DETROIT -- Tigers manager Jim Leyland has never been a fan of expanding Major League rosters in September. It takes away the strategy of playing matchups, he has always said, when the other team has so many more players available to use.
But if Leyland was ever going to get out pom-poms for September callups, it would be this year.
The Tigers haven't filled out the roster anywhere near 40, but they're already taking advantage of the guys they've called up. Andy Dirks, a key part of the Tigers outfield until he was sent down in mid-August, started in right field Saturday afternoon against White Sox right-hander Gavin Floyd. Carlos Guillen, who was activated from the 15-day disabled list on Sept. 1 so that the Tigers didn't have to make a move to make room, started at second base for the first time since his return.
Jacob Turner, who made his second Major League start Thursday for the Tigers after his September callup, began his throwing program on Saturday to be ready in case the Tigers need an extra starter down the stretch. Luis Marte was available for a strikeout situation out of the bullpen. Will Rhymes was available as a pinch-hitter or pinch-runner.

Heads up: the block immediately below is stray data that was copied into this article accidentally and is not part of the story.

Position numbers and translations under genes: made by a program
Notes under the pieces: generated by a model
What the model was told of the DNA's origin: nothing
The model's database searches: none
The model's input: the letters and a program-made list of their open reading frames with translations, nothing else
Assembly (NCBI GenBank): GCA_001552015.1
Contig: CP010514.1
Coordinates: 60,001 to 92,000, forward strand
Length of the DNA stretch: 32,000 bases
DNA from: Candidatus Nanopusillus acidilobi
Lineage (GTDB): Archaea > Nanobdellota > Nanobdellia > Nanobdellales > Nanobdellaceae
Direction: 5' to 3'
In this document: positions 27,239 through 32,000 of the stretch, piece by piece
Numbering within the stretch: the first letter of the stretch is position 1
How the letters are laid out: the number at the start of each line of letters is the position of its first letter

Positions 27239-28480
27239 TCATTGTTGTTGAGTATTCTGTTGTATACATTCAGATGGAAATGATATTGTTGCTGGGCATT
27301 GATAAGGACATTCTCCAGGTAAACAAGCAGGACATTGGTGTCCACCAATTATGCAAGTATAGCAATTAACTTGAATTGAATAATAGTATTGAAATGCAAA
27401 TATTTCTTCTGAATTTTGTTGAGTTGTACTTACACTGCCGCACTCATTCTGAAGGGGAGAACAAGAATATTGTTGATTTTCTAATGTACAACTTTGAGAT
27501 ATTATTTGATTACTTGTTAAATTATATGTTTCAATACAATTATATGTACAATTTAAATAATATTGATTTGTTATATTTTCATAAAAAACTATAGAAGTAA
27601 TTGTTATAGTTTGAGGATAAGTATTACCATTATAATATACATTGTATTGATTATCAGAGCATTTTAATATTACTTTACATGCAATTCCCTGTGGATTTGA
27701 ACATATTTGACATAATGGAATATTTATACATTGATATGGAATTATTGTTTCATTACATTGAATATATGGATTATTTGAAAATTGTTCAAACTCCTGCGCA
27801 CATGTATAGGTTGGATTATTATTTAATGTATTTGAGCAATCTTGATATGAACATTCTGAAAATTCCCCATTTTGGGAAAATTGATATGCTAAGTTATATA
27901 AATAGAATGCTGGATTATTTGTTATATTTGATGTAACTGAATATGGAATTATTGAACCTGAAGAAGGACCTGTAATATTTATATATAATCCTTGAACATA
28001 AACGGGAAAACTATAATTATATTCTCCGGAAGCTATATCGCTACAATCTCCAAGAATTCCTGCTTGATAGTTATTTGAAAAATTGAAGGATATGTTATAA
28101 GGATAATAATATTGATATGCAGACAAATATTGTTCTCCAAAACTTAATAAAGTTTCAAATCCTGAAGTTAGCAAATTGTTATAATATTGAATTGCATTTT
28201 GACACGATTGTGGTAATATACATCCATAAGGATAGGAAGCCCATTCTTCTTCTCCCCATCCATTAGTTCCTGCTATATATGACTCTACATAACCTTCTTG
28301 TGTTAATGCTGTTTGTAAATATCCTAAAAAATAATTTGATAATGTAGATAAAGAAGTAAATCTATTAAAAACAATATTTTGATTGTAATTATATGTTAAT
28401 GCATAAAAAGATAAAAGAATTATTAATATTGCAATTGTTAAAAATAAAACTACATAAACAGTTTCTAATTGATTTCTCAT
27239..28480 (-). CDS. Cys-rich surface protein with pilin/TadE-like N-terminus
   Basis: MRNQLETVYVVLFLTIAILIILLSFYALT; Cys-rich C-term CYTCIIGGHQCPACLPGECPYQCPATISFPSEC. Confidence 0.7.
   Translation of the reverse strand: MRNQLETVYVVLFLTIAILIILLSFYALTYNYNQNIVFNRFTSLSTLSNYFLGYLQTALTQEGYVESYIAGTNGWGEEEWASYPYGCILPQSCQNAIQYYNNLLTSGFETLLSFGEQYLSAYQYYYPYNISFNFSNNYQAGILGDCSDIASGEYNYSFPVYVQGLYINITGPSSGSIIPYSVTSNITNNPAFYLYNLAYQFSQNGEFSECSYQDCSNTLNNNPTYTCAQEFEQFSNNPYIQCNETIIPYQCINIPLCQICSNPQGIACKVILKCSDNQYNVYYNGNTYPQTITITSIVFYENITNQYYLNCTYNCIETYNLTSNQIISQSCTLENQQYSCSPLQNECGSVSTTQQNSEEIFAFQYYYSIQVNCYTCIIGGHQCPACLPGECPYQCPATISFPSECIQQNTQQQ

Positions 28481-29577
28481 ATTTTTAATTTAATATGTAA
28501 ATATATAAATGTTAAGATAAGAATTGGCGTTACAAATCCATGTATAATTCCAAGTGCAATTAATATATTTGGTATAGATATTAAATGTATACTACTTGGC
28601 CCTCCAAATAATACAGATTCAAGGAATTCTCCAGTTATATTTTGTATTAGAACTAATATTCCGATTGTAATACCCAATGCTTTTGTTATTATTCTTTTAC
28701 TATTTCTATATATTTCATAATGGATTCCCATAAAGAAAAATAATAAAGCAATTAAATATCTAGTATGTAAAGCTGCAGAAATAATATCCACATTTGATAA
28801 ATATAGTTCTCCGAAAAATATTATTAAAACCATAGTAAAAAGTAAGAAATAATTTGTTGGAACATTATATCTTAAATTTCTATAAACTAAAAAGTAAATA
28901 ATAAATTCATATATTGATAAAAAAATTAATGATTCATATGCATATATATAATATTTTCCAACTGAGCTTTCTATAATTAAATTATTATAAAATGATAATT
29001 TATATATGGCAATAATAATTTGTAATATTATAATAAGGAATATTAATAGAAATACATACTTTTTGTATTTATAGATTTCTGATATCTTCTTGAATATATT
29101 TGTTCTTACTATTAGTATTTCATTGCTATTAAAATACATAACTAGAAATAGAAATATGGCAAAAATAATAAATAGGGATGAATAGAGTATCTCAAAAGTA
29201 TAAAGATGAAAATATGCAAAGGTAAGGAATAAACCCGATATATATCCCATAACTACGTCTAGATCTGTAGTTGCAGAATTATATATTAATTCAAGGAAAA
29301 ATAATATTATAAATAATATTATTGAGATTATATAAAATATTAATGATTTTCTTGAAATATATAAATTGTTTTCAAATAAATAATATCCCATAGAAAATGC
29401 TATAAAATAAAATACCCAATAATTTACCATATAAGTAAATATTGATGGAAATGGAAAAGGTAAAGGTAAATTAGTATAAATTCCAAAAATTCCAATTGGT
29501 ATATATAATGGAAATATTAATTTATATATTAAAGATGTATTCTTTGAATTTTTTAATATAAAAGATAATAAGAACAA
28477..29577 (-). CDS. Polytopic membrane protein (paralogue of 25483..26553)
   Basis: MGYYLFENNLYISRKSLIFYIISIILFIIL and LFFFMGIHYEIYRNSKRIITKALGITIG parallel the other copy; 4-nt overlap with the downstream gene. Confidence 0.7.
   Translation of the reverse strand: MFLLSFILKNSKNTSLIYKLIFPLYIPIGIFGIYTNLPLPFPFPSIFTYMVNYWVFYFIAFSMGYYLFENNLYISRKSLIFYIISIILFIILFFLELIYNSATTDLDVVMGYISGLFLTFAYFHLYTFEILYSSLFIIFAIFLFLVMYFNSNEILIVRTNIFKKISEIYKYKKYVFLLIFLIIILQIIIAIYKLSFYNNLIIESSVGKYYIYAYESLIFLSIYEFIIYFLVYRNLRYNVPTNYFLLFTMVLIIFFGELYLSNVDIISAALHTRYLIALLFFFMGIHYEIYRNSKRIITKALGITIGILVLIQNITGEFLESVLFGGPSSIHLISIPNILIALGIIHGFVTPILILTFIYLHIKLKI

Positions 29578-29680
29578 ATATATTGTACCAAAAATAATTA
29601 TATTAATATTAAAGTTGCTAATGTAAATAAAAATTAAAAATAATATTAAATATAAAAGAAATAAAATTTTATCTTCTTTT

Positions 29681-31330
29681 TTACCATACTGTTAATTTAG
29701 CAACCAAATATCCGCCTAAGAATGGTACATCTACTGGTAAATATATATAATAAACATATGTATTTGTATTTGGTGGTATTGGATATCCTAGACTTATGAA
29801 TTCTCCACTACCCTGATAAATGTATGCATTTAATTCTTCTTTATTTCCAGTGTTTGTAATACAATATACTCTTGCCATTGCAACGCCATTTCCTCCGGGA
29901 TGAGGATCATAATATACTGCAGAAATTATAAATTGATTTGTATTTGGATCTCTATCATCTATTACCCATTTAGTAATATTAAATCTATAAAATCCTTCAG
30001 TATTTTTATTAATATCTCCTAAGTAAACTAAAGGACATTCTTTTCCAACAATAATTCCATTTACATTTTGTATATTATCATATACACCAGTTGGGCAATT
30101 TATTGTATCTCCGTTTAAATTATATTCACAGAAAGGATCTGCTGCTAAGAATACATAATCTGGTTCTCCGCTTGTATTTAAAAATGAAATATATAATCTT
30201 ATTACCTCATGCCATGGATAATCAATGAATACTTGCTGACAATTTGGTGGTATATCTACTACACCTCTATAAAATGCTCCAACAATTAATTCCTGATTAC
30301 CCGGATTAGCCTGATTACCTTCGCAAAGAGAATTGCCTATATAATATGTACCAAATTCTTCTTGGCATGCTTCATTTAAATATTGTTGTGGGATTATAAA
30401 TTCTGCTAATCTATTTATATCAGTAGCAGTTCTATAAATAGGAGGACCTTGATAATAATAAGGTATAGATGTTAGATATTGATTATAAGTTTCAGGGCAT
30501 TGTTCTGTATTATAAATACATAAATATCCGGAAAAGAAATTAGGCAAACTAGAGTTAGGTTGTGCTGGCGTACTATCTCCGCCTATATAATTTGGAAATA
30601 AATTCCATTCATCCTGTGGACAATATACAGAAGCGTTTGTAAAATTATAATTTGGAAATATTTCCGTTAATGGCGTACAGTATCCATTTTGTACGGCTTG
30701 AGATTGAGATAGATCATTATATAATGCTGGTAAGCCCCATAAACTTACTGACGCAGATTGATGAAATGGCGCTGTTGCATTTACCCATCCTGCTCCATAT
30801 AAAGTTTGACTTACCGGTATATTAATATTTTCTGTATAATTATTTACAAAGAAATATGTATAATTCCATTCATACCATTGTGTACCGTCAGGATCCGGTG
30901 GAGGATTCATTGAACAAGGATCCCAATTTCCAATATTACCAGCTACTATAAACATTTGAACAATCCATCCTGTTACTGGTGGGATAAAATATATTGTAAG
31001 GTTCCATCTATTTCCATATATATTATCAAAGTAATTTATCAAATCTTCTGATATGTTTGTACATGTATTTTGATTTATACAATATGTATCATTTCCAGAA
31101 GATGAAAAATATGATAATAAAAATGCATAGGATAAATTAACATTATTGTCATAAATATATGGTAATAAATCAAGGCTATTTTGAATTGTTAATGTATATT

Add it up, and the Tigers currently have 30 players on their roster. They'll have one more for sure on Monday, when Omir Santos is eligible to be recalled from Triple-A Toledo, and likely another later in the week once Danny Worth is eligible to return.
That doesn't mean Leyland suddenly loves the rule.
"I hope that they have a set number at some point, whatever they decide, whether it's 28, 30," Leyland said. "You have to use the system if it's there for you. I don't agree with it. I think you should only be able to bring up five guys, [or have] five guys active, 30 active every night. That's it. Bring up as many as you want, but you can only have 30 active every night. That way, it's fair for both sides.
"Like I said, you can't really get matchups this time of year. Guys can just counter a pinch-hitter. They've got extra players. We do, too. So you use the system, but I hope it's something that they change."
Leyland is a member of the Special Committee for On-Field Issues that Commissioner Bud Selig assembled two years ago. He did not indicate whether that was a topic of discussion.
"It doesn't make sense much to me to play one way for 5 1/2 months and then another way for the last month," Leyland said. "I've never really understood that, but that's OK. That's the way the system is. I respect the system. So we'll use it like everybody else does."